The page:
[You say you can’t afford health insurance for yourself or your family? Tough Shit, Obama is going to make you buy it anyway.]
By Nicholas Johnston
Sept. 20 (Bloomberg) — President Barack Obama said requiring individuals to have health insurance doesn’t amount to a tax increase and that a Senate Finance Committee proposal will move the effort to revamp health-care forward.
“For us to say that you’ve got to take a responsibility to get health insurance is absolutely not a tax increase,” Obama said in an interview on ABC’s “This Week” program. “Right now everybody in America, just about, has to get auto insurance. Nobody considers that a tax increase.”
Obama said one of his goals for health-care legislation is to make insurance affordable if it’s going to be required for everyone. He said that can be done by making plans compete for customers and providing tax credits for premiums.
Emergency care for those now without insurance is imposing a burden on families in the form of higher premiums and higher payments for their own care, said Obama, who promised during his campaign that he wouldn’t raise taxes on middle-income Americans.
Campaign for Support
The ABC interview was one of five Obama recorded for broadcast this morning. The appearances are part of his campaign to win wider public support for a plan to overhaul the U.S. health-care system, which represents about a sixth of the U.S. economy.
“What I’m trying to do is to explain the facts,” Obama said on CBS’s “Face the Nation” program. “If we don’t do anything a lot of Americans are going to be much worse off and over time the federal budget just can’t sustain it.”
“The president is selling something that people quite frankly aren’t buying,” Graham said. “He’s been on everything but the Food Channel.”
In addition to ABC, CBS and NBC, Obama on Sept. 18 taped interviews broadcast today on CNN’s “State of the Union” and Univision’s “Al Punto, con Jorge Ramos.”
He didn’t appear on “Fox News Sunday.” News Corp.’s Fox broadcast network did not carry Obama’s Sept. 9 address to a join session of Congress, leaving its cable outlet, Fox News Channel, to carry the speech.
“The White House made it clear they had no interest in talking to us,” Chris Wallace, host of “Fox News Sunday,” said on the program today.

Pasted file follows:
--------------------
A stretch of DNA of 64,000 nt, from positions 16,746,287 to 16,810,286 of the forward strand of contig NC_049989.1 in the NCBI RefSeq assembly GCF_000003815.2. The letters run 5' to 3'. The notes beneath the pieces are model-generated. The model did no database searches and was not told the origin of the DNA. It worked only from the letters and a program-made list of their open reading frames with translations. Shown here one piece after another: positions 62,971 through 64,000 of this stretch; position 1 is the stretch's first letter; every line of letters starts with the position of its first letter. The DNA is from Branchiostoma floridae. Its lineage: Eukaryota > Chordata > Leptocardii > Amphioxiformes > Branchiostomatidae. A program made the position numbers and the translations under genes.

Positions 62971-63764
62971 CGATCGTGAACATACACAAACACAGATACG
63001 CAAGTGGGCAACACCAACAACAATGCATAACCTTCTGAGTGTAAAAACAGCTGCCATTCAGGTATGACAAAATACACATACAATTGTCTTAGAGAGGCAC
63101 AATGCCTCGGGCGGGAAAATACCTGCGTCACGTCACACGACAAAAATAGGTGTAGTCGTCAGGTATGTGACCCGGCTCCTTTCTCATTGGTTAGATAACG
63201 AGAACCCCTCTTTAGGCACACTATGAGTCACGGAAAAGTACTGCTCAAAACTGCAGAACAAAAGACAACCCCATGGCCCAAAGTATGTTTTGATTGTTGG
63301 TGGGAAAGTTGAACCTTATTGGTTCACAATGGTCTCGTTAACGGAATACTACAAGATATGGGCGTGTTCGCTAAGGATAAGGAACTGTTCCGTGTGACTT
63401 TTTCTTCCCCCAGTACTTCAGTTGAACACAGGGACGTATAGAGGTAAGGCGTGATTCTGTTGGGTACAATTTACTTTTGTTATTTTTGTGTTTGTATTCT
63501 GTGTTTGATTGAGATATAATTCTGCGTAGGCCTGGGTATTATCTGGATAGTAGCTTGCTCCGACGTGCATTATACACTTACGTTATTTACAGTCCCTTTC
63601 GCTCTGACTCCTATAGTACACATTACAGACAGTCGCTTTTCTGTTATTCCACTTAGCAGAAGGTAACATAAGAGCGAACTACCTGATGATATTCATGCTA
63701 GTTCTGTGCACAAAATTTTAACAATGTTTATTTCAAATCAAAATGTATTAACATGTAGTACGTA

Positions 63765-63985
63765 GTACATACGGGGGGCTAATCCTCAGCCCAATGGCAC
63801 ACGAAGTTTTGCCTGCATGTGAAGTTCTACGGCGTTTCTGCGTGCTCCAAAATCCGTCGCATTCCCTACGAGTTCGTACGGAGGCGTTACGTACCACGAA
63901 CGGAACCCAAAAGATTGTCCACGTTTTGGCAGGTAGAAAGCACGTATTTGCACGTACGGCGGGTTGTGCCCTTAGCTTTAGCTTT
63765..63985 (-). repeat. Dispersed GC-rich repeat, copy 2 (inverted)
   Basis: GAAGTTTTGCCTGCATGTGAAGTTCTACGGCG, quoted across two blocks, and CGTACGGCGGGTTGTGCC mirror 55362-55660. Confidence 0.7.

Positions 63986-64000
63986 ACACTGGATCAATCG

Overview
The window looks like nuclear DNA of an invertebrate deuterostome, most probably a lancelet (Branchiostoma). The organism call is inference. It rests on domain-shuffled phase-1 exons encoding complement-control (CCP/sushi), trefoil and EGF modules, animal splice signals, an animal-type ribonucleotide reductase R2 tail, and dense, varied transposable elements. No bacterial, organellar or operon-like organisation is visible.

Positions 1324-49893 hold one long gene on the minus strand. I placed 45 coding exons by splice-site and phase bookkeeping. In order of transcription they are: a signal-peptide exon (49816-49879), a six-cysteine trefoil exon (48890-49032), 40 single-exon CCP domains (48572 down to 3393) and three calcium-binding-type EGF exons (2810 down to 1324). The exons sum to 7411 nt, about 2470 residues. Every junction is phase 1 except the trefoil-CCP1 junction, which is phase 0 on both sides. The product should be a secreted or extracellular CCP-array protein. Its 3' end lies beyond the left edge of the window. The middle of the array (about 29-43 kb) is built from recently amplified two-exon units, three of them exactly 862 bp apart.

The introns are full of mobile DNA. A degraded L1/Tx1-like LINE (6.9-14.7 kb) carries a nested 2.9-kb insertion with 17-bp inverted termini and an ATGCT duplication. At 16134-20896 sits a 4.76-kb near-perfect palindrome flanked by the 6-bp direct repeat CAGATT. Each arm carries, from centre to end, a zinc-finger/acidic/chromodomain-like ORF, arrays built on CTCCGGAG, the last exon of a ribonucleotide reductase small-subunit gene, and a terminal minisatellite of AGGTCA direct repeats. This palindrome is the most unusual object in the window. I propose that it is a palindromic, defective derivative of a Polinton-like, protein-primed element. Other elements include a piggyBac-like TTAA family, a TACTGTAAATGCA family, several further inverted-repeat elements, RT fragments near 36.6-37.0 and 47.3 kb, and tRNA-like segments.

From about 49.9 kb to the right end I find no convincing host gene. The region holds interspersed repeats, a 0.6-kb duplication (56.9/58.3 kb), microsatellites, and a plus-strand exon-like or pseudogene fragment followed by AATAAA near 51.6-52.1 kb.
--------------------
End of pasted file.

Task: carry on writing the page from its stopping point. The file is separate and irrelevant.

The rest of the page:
The administration planned the drive as lawmakers begin a critical week in the debate. Senate Finance Committee Chairman Max Baucus will convene his committee on Sept. 22 for three days of debate on his health-care proposal.
Baucus’s plan hasn’t yet drawn in Republican support and has come under criticism from other Democrats such as Senator Jay Rockefeller of West Virginia and House Speaker Nancy Pelosi because it doesn’t include an option for a government-run health insurance program.
Baucus wants to raise $215 billion over a decade to help pay the estimated $856 billion cost by imposing a 35 percent excise tax on insurance companies that offer plans valued at $8,000 for individuals and $21,000 for families. It also would require almost all Americans to have insurance or pay a penalty.
“Everybody’s going to have to give some in order to get something done” on health care, Obama, 48, said on NBC. “We’ve got to get past some of these ideological arguments to actually make something happen.”
Obama said on ABC that the various proposals being considered in Congress have “80 percent of what I’d like to see” in health-care legislation. “That last 20 percent is tough,” he said.
On CNN and Univision, Obama addressed the status of immigrants in the health-care debate. “I don’t think that illegal immigrants should be covered under this health-care plan,” Obama said on CNN.
Obama, the nation’s first black president, dismissed suggestions from some Democrats, including former President Jimmy Carter, that racism is behind some of the most vocal criticism of his policies.
“What I think is going on is that we’ve got a healthy debate taking place,” he said on NBC. “The vast majority of people are conducting it in a very sensible way.”
On Afghanistan, Obama said he wants to “narrow” the U.S. goals in the country.
“We lost that focus for a while and you started seeing a – a classic case of mission creep where we’re just there and we start taking on a whole bunch of different missions,” Obama said.
The president said again that he hasn’t decided whether more U.S. forces will be required in Afghanistan because the future strategy hasn’t been set.
On NBC and CNN, Obama said that while he hasn’t set a deadline for a withdrawal from Afghanistan, the U.S. presence there can’t be indefinite.
On CBS, Obama defended his decision last week to scrap a U.S. missile defense system in eastern Europe, saying he is proposing a new program that better addresses the threat posed by Iran.
“We’re not eliminating missile defense,” he said. “What we’re doing is putting a system in that’s more timely, more cost effective, and that meets the actual threats that we perceive coming from Iran.”
Russia had objected to the earlier plan, initiated by former President George W. Bush, saying the defense system threatened its security.
Obama said that while he agreed with Bush that the U.S. anti-missile network was no threat to Russia if the new plan makes the government in Moscow “a little less paranoid” that will be an added benefit.